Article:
While many people are opting for a more traditional Thanksgiving this year, some are still waiting for in-person events. For example, Goodwill of the Chesapeake decided to cancel its annual luncheon for the second year in a row. The organization has held it every year since 1955 in downtown Baltimore.
Rather than host a Thanksgiving meal or distribute turkeys, the United Way of Central Maryland opted for a fundraiser in hopes of distributing the resources beyond the holiday season.
Beth Littrell, director of the United Way for Community Engagement and Volunteering, said the organization has seen a large influx of people faced with the choice of either paying their electric bills or putting food on the table.
The organization has seen a flood of donations since the start of the pandemic, and those donations typically grow astronomically during the holiday season. It’s welcome, Littrell said, but she wishes the aid would be more consistent throughout the year.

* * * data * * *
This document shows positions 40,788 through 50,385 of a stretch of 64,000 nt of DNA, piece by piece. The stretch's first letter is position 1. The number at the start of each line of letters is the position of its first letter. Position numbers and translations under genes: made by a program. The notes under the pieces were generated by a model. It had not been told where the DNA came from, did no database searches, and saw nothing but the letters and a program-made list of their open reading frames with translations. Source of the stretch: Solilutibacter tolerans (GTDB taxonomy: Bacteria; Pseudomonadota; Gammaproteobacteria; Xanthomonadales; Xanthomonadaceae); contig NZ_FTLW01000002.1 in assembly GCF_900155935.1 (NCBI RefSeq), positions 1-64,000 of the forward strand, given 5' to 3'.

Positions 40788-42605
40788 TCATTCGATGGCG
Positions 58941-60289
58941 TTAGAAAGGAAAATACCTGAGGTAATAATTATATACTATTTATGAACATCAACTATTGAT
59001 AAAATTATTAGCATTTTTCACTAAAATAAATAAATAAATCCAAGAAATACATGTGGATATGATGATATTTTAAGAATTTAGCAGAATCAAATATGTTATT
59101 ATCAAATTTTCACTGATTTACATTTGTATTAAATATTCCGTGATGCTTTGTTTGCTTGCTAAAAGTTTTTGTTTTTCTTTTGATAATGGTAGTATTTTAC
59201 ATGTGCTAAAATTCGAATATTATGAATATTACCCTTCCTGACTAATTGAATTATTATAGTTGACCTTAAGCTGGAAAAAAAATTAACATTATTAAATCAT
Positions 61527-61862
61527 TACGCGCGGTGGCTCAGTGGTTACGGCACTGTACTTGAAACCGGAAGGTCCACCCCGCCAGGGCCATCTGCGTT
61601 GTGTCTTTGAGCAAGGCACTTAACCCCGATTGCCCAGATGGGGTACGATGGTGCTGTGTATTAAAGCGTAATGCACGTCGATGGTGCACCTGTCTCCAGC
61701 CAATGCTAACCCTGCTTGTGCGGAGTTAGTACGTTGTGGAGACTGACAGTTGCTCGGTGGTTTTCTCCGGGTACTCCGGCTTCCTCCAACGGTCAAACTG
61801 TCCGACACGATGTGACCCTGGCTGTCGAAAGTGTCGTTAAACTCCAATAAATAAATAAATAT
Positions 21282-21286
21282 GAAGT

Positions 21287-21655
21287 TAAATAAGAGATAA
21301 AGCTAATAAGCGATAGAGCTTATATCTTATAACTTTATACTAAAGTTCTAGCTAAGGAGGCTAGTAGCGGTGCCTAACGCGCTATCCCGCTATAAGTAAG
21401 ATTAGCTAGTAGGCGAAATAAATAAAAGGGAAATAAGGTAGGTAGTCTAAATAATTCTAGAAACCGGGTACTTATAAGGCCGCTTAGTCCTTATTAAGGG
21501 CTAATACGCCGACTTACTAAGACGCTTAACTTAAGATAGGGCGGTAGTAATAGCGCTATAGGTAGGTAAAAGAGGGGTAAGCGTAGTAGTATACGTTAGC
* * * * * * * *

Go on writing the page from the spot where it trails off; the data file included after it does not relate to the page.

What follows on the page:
“We appreciate the help, but we need people to understand that this is an ongoing need after Thanksgiving,” she said. “The pandemic may start to subside, but it doesn’t have to. So many people are still unemployed and struggling to make ends meet.”
While Kiernan, 28, and the four other Project Feast organizers aren’t used to volunteering on Thanksgiving, the medical students look forward to interacting and connecting with the community they hope to serve when they become doctors.
After taking an exam on Wednesday, the group plans to attend Booker T. Washington Middle School in West Baltimore to cook with the school’s chef and tape the floors to promote social distancing. , among other last-minute tasks.
The group expects to serve some 400 meals in the high school between 11 a.m. and 3 p.m. Thanksgiving Day.
Rachel Steger, the volunteer’s chairperson, said her help planning the event reminded her how grateful she is for what she has and the community she lives in.
“Even after this difficult time, we’re just excited that things are moving in a positive direction,” said the 23-year-old medical student. “Everyone is still desperate for [things to return] to what they are used to. And this is a starting point.”